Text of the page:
Sunday, April 25, 2010

Scott likes to talk about our white whales. I don't know if every single herper out there is obsessed with finding some critter in particular, but a lot of us are. A lot of us will make repeated trips to the same spot where someone's friend says he saw one ten years ago (maybe working on even flimsier data than that), or maybe we'll find perfect habitat for some rare, cryptic species and continue visiting it in the hopes that we'll be the first person to put that extra push pin on the map, to turn the potential into the real.

I have abandoned my white whale, gritting my teeth and withstanding the intense, internal compulsion to repeatedly go to Northwest Philadelphia - rocky hillsides in the Wissahickon and elsewhere in Roxborough or Manayunk where Philadelphia's milk snake (Lampropeltis triangulum) population resides. I know they're there - I found one in 2005, and Scott and I found one dead on the road (DOR in herper terms) a couple years ago. Friends who work for Fairmont Park report occasional sightings, as in 'Oh yeah, Bob saw one next to the golf course last year.' I've heard enough of those recent sightings to feel confident that there are a decent number of the snakes out there, but they've resisted my efforts since 2005 to find them intentionally.

Short of moving to one of those houses on Wise's Mill Rd. and hoping one will cross my path on my way out the door, I'm not sure that searching for them will yield any results. I can make another twenty trips and flip another few hundred rocks, and all I'll turn up is red back salamanders (Plethodon cinereus) and the odd ring neck snake (Diadophis punctatus). Milk snakes are like this - in some places you might find a whole bunch in one day, and then the rest of the year see no evidence of them no matter how hard you look (I've read this in books written by professionals, so it's not just my incompetence talking).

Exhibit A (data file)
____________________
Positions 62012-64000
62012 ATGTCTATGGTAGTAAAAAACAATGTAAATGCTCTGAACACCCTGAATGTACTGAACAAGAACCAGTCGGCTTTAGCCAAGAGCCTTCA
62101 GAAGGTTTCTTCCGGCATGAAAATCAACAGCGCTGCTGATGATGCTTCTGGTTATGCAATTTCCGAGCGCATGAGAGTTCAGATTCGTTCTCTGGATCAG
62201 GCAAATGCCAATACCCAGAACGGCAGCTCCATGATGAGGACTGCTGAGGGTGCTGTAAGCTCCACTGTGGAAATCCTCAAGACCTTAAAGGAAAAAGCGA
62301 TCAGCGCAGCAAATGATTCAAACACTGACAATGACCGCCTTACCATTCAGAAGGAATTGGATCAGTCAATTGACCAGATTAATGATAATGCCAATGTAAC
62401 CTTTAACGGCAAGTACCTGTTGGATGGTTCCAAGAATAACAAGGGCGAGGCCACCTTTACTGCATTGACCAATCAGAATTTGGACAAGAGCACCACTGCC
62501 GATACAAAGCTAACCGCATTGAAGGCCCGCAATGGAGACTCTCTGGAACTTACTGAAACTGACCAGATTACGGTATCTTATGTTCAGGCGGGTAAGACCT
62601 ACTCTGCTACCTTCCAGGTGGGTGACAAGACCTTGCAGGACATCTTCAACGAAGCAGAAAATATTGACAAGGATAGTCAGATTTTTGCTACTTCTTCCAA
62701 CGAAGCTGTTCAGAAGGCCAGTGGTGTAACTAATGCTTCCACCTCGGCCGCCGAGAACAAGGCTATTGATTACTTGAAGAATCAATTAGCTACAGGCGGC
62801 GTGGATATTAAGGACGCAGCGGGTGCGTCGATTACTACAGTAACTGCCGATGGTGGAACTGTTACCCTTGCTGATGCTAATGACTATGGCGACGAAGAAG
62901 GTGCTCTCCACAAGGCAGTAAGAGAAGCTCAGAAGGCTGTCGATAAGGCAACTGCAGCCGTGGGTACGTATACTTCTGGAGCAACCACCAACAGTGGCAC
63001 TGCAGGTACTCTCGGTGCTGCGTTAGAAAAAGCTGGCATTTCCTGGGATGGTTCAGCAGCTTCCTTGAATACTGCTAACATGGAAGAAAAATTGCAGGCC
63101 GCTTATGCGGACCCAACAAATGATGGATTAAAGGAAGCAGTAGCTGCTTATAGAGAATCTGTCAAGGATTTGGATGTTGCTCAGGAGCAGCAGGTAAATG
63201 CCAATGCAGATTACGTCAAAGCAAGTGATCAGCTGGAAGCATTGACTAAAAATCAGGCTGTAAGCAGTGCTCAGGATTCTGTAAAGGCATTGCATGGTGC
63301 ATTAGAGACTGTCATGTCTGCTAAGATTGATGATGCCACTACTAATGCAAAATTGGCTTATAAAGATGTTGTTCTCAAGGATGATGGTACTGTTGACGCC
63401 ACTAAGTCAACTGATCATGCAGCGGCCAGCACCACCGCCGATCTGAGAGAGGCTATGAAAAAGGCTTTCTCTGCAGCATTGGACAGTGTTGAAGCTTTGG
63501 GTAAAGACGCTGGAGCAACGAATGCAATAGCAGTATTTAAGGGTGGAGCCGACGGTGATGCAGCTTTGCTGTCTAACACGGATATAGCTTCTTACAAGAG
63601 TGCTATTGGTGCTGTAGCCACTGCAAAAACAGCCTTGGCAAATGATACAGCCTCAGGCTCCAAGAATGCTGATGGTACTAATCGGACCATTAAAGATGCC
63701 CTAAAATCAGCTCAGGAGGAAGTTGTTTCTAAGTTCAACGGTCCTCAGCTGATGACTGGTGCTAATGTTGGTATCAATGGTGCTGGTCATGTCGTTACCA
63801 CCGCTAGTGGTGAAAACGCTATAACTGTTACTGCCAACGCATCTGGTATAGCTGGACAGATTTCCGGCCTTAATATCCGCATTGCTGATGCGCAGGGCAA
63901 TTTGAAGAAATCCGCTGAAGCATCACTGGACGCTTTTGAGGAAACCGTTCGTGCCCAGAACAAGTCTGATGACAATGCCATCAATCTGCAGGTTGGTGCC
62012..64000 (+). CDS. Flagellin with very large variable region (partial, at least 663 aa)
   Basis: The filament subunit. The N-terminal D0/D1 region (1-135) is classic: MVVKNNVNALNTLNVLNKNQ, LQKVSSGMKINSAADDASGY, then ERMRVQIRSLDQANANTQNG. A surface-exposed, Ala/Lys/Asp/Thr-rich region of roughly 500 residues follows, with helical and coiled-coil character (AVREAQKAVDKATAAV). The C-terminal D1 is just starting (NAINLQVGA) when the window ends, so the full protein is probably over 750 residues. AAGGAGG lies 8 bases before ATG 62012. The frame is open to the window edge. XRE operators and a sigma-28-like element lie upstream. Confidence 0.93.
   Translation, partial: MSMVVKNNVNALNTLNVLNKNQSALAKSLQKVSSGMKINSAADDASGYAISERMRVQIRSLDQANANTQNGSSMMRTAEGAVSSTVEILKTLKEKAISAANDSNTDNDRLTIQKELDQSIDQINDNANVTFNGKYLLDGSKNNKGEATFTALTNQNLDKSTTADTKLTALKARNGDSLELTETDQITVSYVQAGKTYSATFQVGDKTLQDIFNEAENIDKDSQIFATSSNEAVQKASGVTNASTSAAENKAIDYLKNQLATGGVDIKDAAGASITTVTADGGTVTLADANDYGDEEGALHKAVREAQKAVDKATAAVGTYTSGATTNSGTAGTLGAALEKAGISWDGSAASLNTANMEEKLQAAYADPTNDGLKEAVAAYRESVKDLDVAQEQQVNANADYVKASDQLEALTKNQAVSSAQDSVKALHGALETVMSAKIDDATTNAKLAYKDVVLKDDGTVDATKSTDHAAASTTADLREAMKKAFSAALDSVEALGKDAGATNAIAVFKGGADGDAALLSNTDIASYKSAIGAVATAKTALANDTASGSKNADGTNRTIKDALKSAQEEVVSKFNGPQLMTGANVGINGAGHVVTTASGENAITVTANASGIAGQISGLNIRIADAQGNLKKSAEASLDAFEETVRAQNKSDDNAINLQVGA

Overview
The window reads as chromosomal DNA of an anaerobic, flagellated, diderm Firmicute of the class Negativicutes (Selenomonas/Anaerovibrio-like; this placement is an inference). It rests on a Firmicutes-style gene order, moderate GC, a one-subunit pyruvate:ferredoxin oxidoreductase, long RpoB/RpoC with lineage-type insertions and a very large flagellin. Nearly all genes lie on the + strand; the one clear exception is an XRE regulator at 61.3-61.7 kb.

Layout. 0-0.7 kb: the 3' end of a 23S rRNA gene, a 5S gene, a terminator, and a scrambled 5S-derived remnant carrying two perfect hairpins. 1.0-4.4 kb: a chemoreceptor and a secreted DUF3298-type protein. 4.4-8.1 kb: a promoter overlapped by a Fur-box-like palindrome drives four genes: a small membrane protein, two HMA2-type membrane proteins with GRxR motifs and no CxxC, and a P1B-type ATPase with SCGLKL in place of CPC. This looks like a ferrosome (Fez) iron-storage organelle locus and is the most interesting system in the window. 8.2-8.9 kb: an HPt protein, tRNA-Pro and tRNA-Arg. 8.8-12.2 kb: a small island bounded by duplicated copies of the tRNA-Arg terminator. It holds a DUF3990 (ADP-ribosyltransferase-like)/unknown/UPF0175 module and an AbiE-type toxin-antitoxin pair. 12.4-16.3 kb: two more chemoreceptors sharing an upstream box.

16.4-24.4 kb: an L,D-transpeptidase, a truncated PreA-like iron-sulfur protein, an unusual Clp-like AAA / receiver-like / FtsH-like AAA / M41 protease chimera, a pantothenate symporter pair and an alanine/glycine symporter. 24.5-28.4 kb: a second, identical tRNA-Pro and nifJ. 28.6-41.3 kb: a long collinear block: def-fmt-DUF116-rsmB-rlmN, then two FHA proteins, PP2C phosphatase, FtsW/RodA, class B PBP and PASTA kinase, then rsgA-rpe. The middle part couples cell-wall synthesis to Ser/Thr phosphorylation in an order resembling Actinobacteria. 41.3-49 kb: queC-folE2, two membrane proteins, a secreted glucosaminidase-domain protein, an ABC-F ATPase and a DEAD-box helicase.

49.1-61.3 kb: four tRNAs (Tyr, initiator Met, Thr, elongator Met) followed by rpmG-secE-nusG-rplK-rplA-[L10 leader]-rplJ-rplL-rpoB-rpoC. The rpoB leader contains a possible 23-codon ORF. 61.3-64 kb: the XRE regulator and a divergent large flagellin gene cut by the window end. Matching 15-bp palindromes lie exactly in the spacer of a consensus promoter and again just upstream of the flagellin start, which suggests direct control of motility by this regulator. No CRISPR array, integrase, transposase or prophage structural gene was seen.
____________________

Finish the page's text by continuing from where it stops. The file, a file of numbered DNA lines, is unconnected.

By frustrating contrast, there are also places where milk snakes are common AND easy to find, where 'that board' will almost always yield a strong, shiny milk snake with those beautiful red eyes. Scott and I now have one of those boards (actually a piece of metal), at a site we visit frequently to search for marsh wildlife. Give us mild temperatures and some sun to heat the metal, and we'll turn up one, maybe two milk snakes.

Here's one we caught there for an Earth Day walk last year - young and still looking sharp with the crimson pattern on the gray background.

Here's another we've found a couple times this year under that wonderful piece of metal.

Milk snake colors fade to brown as they age, but I'm pretty sure the shapes of their blotches and head patterns stay the same. After a lot of staring back at forth at the pictures, I'm pretty sure these are different snakes - both handsome serpents, even if the second one is a bit more orange. Along with another we found last year (with an distinctively different pattern) and a baby Scott has found this year, I think we've found at least four different milk snakes under this one piece of metal. I do feel that it's worth noting that we have never found any other milk snakes under any other piece of cover on the property, though the owners do report seeing them from time to time.

About that white whale - does finding milk snakes elsewhere satisfy my urge to find them in Philadelphia? Absolutely not. At every sunny spring day I still feel the very strong urge to drop everything and head to Roxborough.

I'll wind up with a spotted turtle I saw on the same property as the milk snakes. This is one we've caught four or five times by now. He started out at one location where we think they hibernate, and recently made a trip of about a hundred yards to another section of marsh.